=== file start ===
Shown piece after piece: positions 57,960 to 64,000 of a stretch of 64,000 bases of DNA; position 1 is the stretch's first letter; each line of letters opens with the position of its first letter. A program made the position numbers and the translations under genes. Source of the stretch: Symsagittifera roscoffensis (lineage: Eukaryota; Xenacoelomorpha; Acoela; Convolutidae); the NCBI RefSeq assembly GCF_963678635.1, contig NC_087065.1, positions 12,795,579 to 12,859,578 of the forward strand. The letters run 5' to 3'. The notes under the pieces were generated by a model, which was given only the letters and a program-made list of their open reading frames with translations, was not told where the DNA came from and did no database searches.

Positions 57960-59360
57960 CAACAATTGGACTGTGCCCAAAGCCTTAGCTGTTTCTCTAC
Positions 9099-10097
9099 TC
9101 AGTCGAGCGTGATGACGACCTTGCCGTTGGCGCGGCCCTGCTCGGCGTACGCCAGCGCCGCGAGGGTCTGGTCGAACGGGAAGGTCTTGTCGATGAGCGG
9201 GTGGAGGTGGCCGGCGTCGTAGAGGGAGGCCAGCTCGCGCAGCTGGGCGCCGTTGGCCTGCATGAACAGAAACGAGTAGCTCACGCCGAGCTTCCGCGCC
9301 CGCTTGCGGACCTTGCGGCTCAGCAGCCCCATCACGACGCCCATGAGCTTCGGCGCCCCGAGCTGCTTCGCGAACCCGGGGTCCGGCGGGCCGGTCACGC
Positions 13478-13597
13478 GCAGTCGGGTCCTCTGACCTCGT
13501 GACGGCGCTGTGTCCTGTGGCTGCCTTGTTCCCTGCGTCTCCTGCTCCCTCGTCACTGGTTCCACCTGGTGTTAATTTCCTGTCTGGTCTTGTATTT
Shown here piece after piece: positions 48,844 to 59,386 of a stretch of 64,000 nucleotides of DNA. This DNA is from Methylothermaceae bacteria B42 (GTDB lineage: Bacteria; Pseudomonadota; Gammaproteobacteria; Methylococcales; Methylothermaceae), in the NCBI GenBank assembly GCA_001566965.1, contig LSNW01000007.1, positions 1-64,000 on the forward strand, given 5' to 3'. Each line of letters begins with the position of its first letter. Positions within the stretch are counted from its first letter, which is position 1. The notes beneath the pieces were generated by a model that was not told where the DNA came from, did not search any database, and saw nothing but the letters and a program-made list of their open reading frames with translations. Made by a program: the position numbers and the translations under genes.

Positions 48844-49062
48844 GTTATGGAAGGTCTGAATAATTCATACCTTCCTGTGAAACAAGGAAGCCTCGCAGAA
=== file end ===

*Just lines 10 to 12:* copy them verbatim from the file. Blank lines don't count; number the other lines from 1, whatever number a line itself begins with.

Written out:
13478 GCAGTCGGGTCCTCTGACCTCGT
13501 GACGGCGCTGTGTCCTGTGGCTGCCTTGTTCCCTGCGTCTCCTGCTCCCTCGTCACTGGTTCCACCTGGTGTTAATTTCCTGTCTGGTCTTGTATTT
Shown here piece after piece: positions 48,844 to 59,386 of a stretch of 64,000 nucleotides of DNA. This DNA is from Methylothermaceae bacteria B42 (GTDB lineage: Bacteria; Pseudomonadota; Gammaproteobacteria; Methylococcales; Methylothermaceae), in the NCBI GenBank assembly GCA_001566965.1, contig LSNW01000007.1, positions 1-64,000 on the forward strand, given 5' to 3'. Each line of letters begins with the position of its first letter. Positions within the stretch are counted from its first letter, which is position 1. The notes beneath the pieces were generated by a model that was not told where the DNA came from, did not search any database, and saw nothing but the letters and a program-made list of their open reading frames with translations. Made by a program: the position numbers and the translations under genes.